For the Phase I SBIR grant we constructed a Plasmodium falciparum (Pf) 3D7 protein microarray containing 2,320 individual polypeptides representing 1,200 known and hypothetical proteins, or ~23 % of the entire Pf proteome. We showed that the individual proteins printed on those arrays captured antibodies present in sera from infected individuals and the amount of captured antibody could be quantified using fluorescent secondary antibody. In this way, the complete profile of antibodies that results after natural or experimental exposure or immunization can be determined. We probed the array with serum from people residing in Mali and identified a panel of potential vaccine antigen candidates against which antibodies were significantly elevated in protected children compared to age-matched susceptible children from the same village. In another study, we described a panel of biomarkers and potential vaccine antigens that were preferentially recognized in sera of protected volunteers immunized by the bite of irradiated Pf sporozoites infected mosquitoes as compared to similarly vaccinated but unprotected subjects. These results validate the utility of the Pf proteome microarray developed in the Phase I grant to identify antibodies associated with immune protection. In this Phase II application, we propose to apply an expanded version of the proteome microarray developed in Phase I (containing 4,253 Pf proteins) to determine antibody response in individuals enrolled in several attenuated sporozoite vaccine clinical trials. By comparing the antibody profiles from vaccinees which are protected with those who are not, we aim to identify surrogate antibody biomarkers associated with sporozoite vaccine mediated protection. There is now a major effort led by our collaborator, Sanaria Inc., to develop purified metabolically active, aseptic, vialed, and cryopreserved Pf sporozoite (PfSPZ) vaccines that prevent infection and transmission and are administered by needle and syringe injection. The first such PfSPZ vaccine has been attenuated by irradiation and is called the PfSPZ Vaccine. Recently, the group at Radboud University Nijmengen Medical Center (RUNMC) published on achieving complete protection against Pf by immunizing volunteers by the bite of mosquitoes carrying viable (non-irradiated) PfSPZ while taking chloroquine chemoprophylaxis to prevent parasitemia. This protection has now been shown to be sustained for 2 years. Together, Sanaria and RUNMC have shown that they can infect volunteers by needle and syringe administration of viable PfSPZ, and studies to immunize chloroquine treated volunteers with purified viable PfSPZ to determine if they can duplicate the protection seen after administration by mosquito bite are pending. Approximately 1,500 serum specimens from these trials will be used for the biomarker discovery project proposed here.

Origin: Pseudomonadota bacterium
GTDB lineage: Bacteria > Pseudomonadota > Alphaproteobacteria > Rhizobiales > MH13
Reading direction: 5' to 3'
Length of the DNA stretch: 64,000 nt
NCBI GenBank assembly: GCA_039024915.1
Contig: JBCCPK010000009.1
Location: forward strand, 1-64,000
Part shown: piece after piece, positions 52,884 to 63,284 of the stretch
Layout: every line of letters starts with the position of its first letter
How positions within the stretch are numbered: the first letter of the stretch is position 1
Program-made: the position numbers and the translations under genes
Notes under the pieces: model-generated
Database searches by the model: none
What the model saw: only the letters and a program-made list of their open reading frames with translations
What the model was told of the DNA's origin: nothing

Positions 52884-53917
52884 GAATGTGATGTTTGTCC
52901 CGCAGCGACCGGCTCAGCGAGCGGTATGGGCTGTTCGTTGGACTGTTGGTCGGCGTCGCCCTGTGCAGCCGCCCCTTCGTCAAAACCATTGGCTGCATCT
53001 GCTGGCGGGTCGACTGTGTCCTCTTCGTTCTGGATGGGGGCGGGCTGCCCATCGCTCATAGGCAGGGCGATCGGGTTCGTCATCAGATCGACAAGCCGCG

The aim will be to identify and validate these surrogate biomarkers of protection and to develop a validated test intended to be used as a pivotal FDA-required assay to support licensure of the sporozoite vaccine.
An effective malaria vaccine would greatly benefit millions of infants, children, pregnant women and others at risk of malaria disease and death throughout the malaria-endemic world, but thus far efforts to develop recombinant protein and viral vector vaccines have been disappointing despite intense efforts. This proposal takes advantage of recent discoveries showing that several live attenuated whole organism vaccines can provide robust protection from infection by the parasite. The study proposed here aims to probe a microarray containing 4,253 Pf proteins with hundreds of sporozoite vaccine clinical trial specimens to identify and validate surrogate antibody biomarkers of protection and to develop a validated test intended to be used as a pivotal FDA-required assay to support licensure of the sporozoite vaccine.